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Polyoxometalates are discrete early transition metal-oxide cluster anions and comprise a class of inorganic complexes of unrivaled versatility and structural variation in both symmetry and size, with applications in many fields of science. Recent findings of both electron-transfer processes and magnetic exchange-interactions in polyoxometalates with increasing nuclearities, topologies, and dimensionalities, and with combinations of different magnetic metal ions and/or organic moieties in the same lattice attract strong attention towards the design of nano-composites, since the assemblies of metal-oxide lattices ranging from insulators to superconductors form the basis of electronic devices and machines in present-day industries. The editors organized the symposium, “Polyoxometalate Chemistry for Nano-Composite Design” at the Pacifichem 2000 Congress, held in Honolulu on December 17–19, 2000. Chemists from several international polyoxometalate research groups discussed recent results, including: controlled self-organization processes for the preparation of nano-composites; electronic interactions in magnetic mixed-valence cryptands and coronands; synthesis of the novel polyoxometalates with topological or biological significance; systematic investigations in acid-base and/or redox catalysis for organic transformations; and electronic properties in materials science. It became evident during the symposium that the rapidly growing field of polyoxometalates has important properties pertinent to nano-composites. It is therefore easy for polyoxometalate chemists to envisage a “bottom-up” approach for their design starting from individual small-size molecules and moieties which possess their own functionalities relevant to electronic/magnetic devices (ferromagnetism, semiconductivity, prot- conductivity, and display), medicine (antitumoral, antiviral, and antimicrobacterial activities), and catalysis.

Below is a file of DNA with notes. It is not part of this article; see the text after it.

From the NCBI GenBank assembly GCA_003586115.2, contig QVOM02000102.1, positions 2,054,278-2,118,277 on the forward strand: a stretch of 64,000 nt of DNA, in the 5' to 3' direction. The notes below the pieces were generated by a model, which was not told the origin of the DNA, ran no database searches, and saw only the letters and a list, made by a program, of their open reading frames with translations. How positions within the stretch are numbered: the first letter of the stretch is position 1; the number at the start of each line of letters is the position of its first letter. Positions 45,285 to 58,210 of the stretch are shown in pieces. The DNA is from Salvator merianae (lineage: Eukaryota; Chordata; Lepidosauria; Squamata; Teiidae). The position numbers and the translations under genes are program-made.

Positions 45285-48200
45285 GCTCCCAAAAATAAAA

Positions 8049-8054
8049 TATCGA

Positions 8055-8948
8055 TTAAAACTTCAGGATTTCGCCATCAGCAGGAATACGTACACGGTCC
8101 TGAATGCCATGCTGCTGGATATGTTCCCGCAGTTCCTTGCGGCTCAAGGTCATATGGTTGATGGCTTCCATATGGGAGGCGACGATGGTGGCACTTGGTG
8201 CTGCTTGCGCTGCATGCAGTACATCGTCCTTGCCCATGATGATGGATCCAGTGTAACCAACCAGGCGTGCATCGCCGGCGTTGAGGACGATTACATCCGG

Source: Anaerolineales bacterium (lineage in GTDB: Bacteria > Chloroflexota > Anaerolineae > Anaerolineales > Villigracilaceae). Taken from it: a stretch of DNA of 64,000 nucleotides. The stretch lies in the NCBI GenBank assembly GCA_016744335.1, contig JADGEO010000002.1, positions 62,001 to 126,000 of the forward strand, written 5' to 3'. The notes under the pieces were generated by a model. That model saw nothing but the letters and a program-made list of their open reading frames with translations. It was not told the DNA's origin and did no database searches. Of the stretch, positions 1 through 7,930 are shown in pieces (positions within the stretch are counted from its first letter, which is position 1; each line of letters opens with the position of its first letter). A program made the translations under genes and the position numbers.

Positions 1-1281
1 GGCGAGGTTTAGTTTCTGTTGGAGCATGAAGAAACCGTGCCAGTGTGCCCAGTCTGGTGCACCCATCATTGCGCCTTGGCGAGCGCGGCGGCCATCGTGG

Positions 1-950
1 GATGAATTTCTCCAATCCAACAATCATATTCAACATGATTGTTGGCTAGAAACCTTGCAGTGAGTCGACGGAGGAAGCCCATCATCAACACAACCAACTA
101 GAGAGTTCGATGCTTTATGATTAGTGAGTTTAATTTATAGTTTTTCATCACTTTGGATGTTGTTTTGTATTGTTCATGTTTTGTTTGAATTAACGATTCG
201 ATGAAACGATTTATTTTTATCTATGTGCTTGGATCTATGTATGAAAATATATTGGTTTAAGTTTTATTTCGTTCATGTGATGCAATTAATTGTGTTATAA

Contents. Self-Assembly and Nanostructures. Chemistry with Nanoparticles: Linking of Ring- and Ball-shaped Species; P. Kögerler, A. Müller. Prospects for Rational Assembly of Composite Polyoxometalates; N. Belai, et al. Composite Materials Derived from Oxovanadium Sulfates; M.I. Khan, et al. Solid State Coordination Chemistry: Bimetallic Organophosphonate Oxide Phases of the M/Cu/O/RPO32- Family (M=V, Mo); R.C. Finn, J. Zubieta. Polyoxothiomolybdates Derived from the M02O2S2(H2O)6]2+ Building Unit; F. Sécheresse, et al. Lanthanide Polyoxometalates: Building Blocks for New Materials; Q. Luo, et al. Organometallic Oxides and Solution Chemistry. Dynamics of Organometallic Oxides: From Synthesis and Reactivity to DFT Calculations; V. Artero, et al. An Organorhodium Tungsten Oxide Cluster with a Windmill-like Skeleton: Synthesis of [(Cp*Rh)4W4O16] and Direct Observation by ESI-MS of an Unstable Intermediate [Cp*RhClWO4]; K. Nishikawa, et al. Role of Alkali-metal Cation Size in Electron Transfer to Solvent-separated 1:1 [M+)(POM)] (M+=Li*, Na+, K+) Ion Pairs; I.A. Weinstock, et al. New Classes of Functionalized Polyoxometalates: Organo-nitrogen Derivatives of Lindqvist Systems; A.R. Moore, et al. Polyoxometalate Speciation-Ionic Medium Dependence and Complexation to Medium Ions; L. Pettersson. Some Smaller Polyoxoanions. Their Synthesis and Characterization in Solution; H. Nakano, et al. Magnetic, Biological, and Catalytic Interactions. Polyoxometalates: From Magnetic Models to Multifunctional Materials; J.M. Clemente-Juan, et al. Magnetic Exchange Coupling and Potent AntiviralActivity of [(VO)3(SbW9O33)2]12-; T. Yamase, et al. Tetravanadate, Decavanadate, Keggin and Dawson Oxotungstates Inhibit Growth of S. cerevisiae; D.C. Crans, et al. Selective Oxidation of Hydrocarbons with Molecular Oxygen Catalyzed by Transition-metal-substituted Silicotungstates; N. Mizuno, et al. Transition-metal-substituted Heteropoly Anions in Nonpolar Solvents Structures and Interaction with Carbon Dioxide; J. Paul, et al. Polyoxometalates and Solid State Reactions at Low Heating Temperatures; S. Jing, et al. Structure Determination of Polyoxotungstates Using High-energy Synchrotron Radiation; T. Ozeki, et al.